Shakespeare / Delahoyde
Section 1 [H]
Summer 1999 — (May 10 – June 18)
Dr. Michael Delahoyde
Avery Hall 355 — Washington State University
This course will focus partly on Shakespeare plays that you can see performed this summer in the Pacific Northwest (Ashland, U of I, movie theaters, etc.) if you were so inclined. If you’re taking the plunge for the first time, this course will be non-threatening and usually merciful. If you’re “brushing up your Shakespeare,” here is an assortment of mostly greater and some lesser works of the Bard. If you have to teach some Shakespeare every once in a while or “Will” eventually, you’re not alone. If you take this class every summer for the variety of plays, welcome back.
To gain exposure to Renaissance, or Early Modern, thought, poetic craft, and drama by poring over the works of one rather well-known English author.
To increase intellectual maturation and clarification of our own values through examination of ideas and attitudes in literary/cultural contexts and through articulation of these.
To develop skills in verbal analysis and detection of subtlety through reading, discussion, and writing about especially tricky literature.
The Riverside Shakespeare. 2nd ed. Boston: Houghton Mifflin Co., 1997.
A significant part of your life this semester has to become Shakespeare studies. Studying this stuff can be demanding, but at least we’ll be doing it together as a learning community. Because classroom interaction is essential for this to be a valuable experience, more than a few absences will affect your grade regardless of reason. [Alleviation from the strain will be built into the schedule.] Additionally, no late assignments of any sort will be accepted.
I will frequently ask for relatively minor homework assignments to be turned in, designed primarily to stimulate subsequent discussion [although it will arise anyway because the readings are so provocative (i.e., cool)] and to practice conventions for writing about literature. At other times I will ask you to answer questions in writing in class, often ad lib responses to the reading before class discussion begins. Homework assignments and quizzes will receive numerical grades (points) and, although these writings cannot be made up, the final semester totals will be curved if necessary.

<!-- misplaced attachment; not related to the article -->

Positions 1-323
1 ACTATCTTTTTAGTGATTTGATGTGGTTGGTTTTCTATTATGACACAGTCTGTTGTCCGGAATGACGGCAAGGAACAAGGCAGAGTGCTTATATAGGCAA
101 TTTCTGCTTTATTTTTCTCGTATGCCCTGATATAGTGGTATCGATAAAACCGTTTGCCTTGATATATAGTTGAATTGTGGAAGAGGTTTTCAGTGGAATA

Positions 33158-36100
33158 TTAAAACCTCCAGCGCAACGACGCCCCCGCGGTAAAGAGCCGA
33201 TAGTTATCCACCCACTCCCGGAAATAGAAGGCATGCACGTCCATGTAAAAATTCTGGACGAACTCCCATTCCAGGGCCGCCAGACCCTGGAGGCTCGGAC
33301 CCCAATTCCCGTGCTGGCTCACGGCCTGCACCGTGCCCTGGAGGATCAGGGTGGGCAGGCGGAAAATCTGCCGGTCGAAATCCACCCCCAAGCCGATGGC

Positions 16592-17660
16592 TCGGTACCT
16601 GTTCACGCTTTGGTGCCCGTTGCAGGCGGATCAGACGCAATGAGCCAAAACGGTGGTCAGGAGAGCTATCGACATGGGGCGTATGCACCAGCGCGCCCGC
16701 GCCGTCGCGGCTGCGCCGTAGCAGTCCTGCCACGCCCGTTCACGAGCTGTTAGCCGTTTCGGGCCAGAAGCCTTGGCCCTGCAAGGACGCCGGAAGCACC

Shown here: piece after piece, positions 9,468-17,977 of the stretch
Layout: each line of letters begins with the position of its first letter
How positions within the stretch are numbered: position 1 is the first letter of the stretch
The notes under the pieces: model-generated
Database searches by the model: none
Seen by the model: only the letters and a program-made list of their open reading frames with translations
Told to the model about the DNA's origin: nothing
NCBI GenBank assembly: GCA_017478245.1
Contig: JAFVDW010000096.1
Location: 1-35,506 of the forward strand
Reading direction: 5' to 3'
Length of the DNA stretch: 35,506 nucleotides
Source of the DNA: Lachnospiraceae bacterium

The summer-session abbreviated version of a “paper” will be required, but how demanding can I possibly get away with making that?
Your presence will be kindly requested at whatever form of final exam takes place on the last day of class.
Summer 1999 — Delahoyde
May 10 — False Intro, Film Week
May 11 — Much Ado About Nothing
May 12 — Much Ado About Nothing
May 13 — Othello
May 14 — Othello
May 17 — Real Introduction
May 18 — Selected Sonnets
May 19 — A Midsummer Night’s Dream
May 20 — A Midsummer Night’s Dream
May 21 — Friday Reading Group
May 24 — Memorial Day: No Class
May 25 — Henriad Background
May 26 — Henry IV, Part 2
May 27 — Henry IV, Part 2
May 28 — Friday Reading Group
May 31 — Subsequent Henry
June 1 — Merry Wives of Windsor
June 2 — Merry Wives of Windsor
June 3 — Othello
June 4 — Friday Reading Group
June 7 — Othello
June 8 — Much Ado About Nothing
June 9 — All’s Well That Ends Well
June 10 — Ashland Trip, or Film
June 11 — Ashland Trip, or Film
June 14 — Ashland Trip, or Film
June 15 — All’s Well That Ends Well
June 16 — All’s Well That Ends Well
June 17 — Popular Culture
June 18 — Final Exam
Dr. Michael Delahoyde, Instructor, Department of English
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This site last updated 30 October 2008.